Nine opposition political parties in Niger have demanded the postponement of elections due to be held in 10 days’ time.
Radio France Internationale reports that they made their demand in writing to General Salou Djibo, head of the ruling junta, but that the request was promptly rejected, heightening political tensions in the country. Both legislative elections and the first round of presidential balloting is scheduled for January 31.
The situation is such that the West African regional mediator for Niger, General Abdul Salami, has been forced to make a trip to the Niger capital, Niamey. He has reportedly had talks with the Prime Minister and lengthy discussions with political leaders. He was also scheduled to meet with Djibo.
Political parties are complaining that there are problems with the electoral register and that the election commission is so incompetent that it needs to be dissolved and its head fired.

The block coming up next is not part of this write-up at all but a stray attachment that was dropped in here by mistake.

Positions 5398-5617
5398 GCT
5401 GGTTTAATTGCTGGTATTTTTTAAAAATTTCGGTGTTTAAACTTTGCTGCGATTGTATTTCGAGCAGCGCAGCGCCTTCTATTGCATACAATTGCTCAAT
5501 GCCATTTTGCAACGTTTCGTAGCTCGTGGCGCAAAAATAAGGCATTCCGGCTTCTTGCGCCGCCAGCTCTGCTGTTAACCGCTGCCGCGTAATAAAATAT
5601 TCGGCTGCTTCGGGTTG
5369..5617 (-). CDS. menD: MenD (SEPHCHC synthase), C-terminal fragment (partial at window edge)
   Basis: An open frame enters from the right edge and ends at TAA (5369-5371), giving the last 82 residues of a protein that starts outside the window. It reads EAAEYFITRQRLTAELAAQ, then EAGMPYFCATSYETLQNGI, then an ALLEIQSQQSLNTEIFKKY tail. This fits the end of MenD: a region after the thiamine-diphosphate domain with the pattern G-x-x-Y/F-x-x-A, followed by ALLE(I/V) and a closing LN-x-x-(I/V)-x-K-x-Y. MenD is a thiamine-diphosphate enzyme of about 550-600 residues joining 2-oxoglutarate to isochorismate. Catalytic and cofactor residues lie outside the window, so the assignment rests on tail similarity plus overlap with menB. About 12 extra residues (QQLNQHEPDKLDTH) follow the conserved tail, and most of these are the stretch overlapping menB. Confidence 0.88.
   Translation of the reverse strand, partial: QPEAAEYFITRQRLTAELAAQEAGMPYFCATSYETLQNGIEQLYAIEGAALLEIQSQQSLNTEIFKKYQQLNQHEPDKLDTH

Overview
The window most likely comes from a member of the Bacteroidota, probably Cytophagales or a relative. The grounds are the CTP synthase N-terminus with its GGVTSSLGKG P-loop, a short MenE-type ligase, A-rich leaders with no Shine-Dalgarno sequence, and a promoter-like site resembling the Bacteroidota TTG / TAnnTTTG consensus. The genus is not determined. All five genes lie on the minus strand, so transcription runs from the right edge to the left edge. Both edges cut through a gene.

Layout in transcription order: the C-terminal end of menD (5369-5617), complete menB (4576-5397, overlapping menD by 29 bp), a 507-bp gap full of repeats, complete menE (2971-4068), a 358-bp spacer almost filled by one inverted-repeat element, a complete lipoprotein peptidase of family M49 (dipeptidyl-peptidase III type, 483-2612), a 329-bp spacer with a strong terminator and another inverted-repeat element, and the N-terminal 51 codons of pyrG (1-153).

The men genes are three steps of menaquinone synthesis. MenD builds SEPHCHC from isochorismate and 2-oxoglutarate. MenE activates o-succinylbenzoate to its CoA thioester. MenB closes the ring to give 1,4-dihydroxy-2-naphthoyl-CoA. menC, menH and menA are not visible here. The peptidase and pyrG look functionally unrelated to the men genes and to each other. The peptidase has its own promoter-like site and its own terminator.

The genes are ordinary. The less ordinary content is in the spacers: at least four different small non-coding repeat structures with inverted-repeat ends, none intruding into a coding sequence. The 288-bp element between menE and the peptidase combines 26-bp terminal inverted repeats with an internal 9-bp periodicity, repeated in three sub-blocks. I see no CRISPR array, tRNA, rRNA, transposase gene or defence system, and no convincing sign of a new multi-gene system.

RFI reports that there is another reason for unhappiness among politicians: the Constitutional Court recently rejected a considerable number of nominees for parliamentary seats.
Recent legislation requires that 75 percent of candidates presented by any political party must have passed the BECP school leaving exam. Many candidates fall short of this requirement and thus many parties will not be represented in regions across the country.
Parties are in for a fierce battle, says RFI, since Djibo has reiterated repeatedly that changes to the electoral calendar are out of the question.
Translated and adapted by Michael Tantoh from: 9 candidats à la présidentielle du 31 janvier demandent un report du scrutin.